I use KDE Plasma and that can scale in fractions. I use 125% at the moment.

It shows the 2560x1440 resolution. But I want 2560x1080 because I have an ultrawide monitor

So here is my thinking from what is included in this post, the monitor does not support 2560x1080 and in x11 or mswindows using 2560x1080 gets converted to something else.

When the OS reports the resolution is at 2560x1080 what does the monitor report? If you bring up the monitor’s osd does it display the current resolution?

Are there any bands of unused pixels? Does the rendering look stretched vertically maybe even with missing content on either side?

If the monitor is supporting 2560x1080 I don’t know why it is not included in the EDID. That would be something new I could learn.

On X11 it works perfectly. The Monitor shows 2560x1080, there are no unused pixels and nothing is streched. I don’t know why it doesn’t show up in settings too, and so I posted my problem here

After a bit of searching it looks like your monitor has invalid edid. If the manufacturer has updated firmware that could be helpful. It seems many monitor manufacturers ship monitors with invalid edid and never correct it. The linux kernel can override the monitor’s edid with a edid copied into the /lib/firmware/edid directory and providing an appropriate kernel parameter (for the initrd as well). MSWindows has a scheme to override edid and xorg can use modelines for configuration. For wayland, which uses kms, overriding the edid seems the only way.

Does your monitor manufacturer publish corrected edid for your monitor? Updated firmware?

What is the modeline you use in x11 for 2560x1080 (there are methods to generate edid from x11 modelines)?

There also seem to be ways to extract the edid in mswindows and use it on linux.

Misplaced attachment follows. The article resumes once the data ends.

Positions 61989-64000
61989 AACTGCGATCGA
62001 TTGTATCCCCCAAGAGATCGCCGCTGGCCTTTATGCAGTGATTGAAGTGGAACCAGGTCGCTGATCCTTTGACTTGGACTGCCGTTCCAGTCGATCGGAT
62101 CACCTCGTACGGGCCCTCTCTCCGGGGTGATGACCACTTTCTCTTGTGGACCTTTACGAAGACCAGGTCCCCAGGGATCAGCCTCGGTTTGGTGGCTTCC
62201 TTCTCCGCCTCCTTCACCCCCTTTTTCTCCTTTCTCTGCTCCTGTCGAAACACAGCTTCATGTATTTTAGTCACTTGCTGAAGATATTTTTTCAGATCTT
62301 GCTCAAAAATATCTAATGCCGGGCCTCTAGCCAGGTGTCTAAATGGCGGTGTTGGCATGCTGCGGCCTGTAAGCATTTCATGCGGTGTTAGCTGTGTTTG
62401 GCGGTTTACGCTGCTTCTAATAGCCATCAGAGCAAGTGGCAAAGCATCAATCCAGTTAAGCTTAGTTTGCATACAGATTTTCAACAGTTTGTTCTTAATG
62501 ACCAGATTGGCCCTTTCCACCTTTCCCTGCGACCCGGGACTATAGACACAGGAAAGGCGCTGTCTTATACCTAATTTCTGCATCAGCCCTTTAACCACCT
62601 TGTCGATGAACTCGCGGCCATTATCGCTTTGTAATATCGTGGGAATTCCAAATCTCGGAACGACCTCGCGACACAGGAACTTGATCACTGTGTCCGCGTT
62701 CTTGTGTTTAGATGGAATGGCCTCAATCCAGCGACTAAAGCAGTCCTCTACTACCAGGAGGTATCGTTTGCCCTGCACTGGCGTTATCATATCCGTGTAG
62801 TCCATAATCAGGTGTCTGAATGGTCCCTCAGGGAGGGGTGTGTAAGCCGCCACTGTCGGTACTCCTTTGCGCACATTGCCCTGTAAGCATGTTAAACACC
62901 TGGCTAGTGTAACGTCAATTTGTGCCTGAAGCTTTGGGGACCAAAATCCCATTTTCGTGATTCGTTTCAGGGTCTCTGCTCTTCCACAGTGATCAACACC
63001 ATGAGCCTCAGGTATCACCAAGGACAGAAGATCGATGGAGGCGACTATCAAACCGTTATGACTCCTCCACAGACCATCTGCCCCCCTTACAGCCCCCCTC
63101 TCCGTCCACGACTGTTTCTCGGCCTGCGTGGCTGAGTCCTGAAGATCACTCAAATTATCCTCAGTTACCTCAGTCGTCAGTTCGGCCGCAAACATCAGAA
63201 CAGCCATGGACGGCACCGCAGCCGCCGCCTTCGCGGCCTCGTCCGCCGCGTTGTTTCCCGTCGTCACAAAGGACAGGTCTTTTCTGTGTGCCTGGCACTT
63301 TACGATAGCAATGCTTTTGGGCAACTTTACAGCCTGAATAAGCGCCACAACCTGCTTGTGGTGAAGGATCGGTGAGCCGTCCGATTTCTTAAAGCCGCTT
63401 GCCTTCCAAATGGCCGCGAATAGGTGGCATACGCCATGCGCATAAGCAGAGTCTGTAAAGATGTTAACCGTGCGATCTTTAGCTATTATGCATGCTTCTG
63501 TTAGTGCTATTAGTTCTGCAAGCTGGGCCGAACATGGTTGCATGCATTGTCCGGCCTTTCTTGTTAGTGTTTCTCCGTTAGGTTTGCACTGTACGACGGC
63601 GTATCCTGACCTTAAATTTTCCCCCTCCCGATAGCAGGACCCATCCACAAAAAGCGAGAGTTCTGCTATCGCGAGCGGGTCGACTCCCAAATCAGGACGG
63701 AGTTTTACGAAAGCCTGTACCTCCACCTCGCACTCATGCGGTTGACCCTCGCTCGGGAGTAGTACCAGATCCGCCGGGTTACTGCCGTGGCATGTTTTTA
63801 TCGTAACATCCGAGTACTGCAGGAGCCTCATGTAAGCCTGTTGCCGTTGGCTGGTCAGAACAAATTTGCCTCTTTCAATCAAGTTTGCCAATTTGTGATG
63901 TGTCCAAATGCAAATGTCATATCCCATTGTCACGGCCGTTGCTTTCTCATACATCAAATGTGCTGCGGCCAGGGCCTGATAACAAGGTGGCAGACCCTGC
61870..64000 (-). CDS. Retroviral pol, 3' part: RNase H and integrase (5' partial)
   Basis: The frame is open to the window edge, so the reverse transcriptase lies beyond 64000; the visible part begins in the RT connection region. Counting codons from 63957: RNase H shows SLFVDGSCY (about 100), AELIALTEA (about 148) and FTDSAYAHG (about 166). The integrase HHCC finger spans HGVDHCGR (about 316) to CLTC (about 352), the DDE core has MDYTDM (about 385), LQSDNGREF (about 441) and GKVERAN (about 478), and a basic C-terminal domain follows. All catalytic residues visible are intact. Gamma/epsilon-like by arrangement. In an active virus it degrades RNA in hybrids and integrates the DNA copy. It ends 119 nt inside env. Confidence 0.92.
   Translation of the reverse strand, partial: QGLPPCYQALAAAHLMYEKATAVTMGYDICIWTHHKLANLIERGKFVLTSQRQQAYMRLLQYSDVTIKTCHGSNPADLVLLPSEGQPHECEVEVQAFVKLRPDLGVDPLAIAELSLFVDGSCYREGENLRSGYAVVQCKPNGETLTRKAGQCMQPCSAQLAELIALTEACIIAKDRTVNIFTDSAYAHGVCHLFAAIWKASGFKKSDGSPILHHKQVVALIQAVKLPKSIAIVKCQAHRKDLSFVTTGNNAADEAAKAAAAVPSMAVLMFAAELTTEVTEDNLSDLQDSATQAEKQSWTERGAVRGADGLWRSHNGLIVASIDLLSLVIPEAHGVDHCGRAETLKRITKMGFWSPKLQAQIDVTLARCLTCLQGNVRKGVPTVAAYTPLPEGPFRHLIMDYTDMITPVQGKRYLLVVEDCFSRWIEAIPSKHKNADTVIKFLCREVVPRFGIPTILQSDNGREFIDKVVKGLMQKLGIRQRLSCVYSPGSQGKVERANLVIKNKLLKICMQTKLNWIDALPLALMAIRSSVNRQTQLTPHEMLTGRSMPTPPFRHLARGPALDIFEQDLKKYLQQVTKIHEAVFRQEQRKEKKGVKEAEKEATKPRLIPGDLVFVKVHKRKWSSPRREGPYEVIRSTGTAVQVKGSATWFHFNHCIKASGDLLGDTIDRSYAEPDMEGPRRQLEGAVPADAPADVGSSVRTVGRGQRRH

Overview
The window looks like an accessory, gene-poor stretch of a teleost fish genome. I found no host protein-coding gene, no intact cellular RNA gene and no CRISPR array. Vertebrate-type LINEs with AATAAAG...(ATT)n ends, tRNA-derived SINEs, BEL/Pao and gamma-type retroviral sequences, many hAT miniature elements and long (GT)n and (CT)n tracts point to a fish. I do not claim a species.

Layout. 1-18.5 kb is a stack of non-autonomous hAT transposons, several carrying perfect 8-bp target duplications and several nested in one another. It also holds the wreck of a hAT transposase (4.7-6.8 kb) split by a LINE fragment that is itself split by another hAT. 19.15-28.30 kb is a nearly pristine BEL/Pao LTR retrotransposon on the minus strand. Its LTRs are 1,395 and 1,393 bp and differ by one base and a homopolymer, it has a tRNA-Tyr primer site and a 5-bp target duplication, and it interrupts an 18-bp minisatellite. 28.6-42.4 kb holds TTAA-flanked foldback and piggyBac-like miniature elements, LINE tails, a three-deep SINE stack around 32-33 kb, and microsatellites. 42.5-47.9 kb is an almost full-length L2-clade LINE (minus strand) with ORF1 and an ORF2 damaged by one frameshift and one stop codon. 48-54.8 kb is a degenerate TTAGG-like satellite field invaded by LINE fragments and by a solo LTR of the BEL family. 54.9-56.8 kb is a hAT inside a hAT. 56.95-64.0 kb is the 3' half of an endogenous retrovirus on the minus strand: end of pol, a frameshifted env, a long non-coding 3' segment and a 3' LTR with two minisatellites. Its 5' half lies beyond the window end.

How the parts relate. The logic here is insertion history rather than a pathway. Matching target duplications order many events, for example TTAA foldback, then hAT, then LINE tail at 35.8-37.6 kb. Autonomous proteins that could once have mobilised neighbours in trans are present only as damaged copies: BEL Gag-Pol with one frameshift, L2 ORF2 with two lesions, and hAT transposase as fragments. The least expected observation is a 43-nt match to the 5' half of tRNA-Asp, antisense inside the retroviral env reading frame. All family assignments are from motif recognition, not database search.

None of the articles found so far provide a method to add a mode to the edid that can be extracted from the monitor. How many modes do you want to use? It is possible to construct a custom edid with all of them but I still need to learn more before attempting it.

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Woah, that’s a lot of questions. I’m quite a noob and new too linux. Ok, I try too answer everything.
I have a Samsung Odyssey G5 Ultrawide Monitor and I did’t update its firmware. I thought it could be done with a USB stick. I updated my resolution on X11 via the xrandr command if you mean that (I don’t really understand modelines, are they just a lines of code?).
If I understand it right what you said, I can overwrite the EDID, which is the information about the monitor. Can I just update my monitors frimware or do I have to do it on linux?
I’m sorry if I did’t answered your questions right, I’m new to linux and there’s much to learn.

Samsung seems to have a firmware update procedure but your monitor may not be included in what they support.

The next scheme is to get linux to ignore the edid the monitor presents and use custom edid instead. The monitor edid is not touched.

I see the mode line in an image earlier in this post. If you could instead copy and paste the results into a blockquote as text I would be able to copy the text. I think it would work to capture the output of

xrandr --verbose

Next I would attempt to generate a 2560x1080_165_00.bin you could use that tells linux your monitor has this resolution. Initially it would tell linux your monitor only has this resolution. But if it works the next step would be to generate edid that has multiple resolutions.

Some pre-made edid can be found here along with a way to generate others.

If you would like to do this all yourself instead, please post your process as I find this fascinating.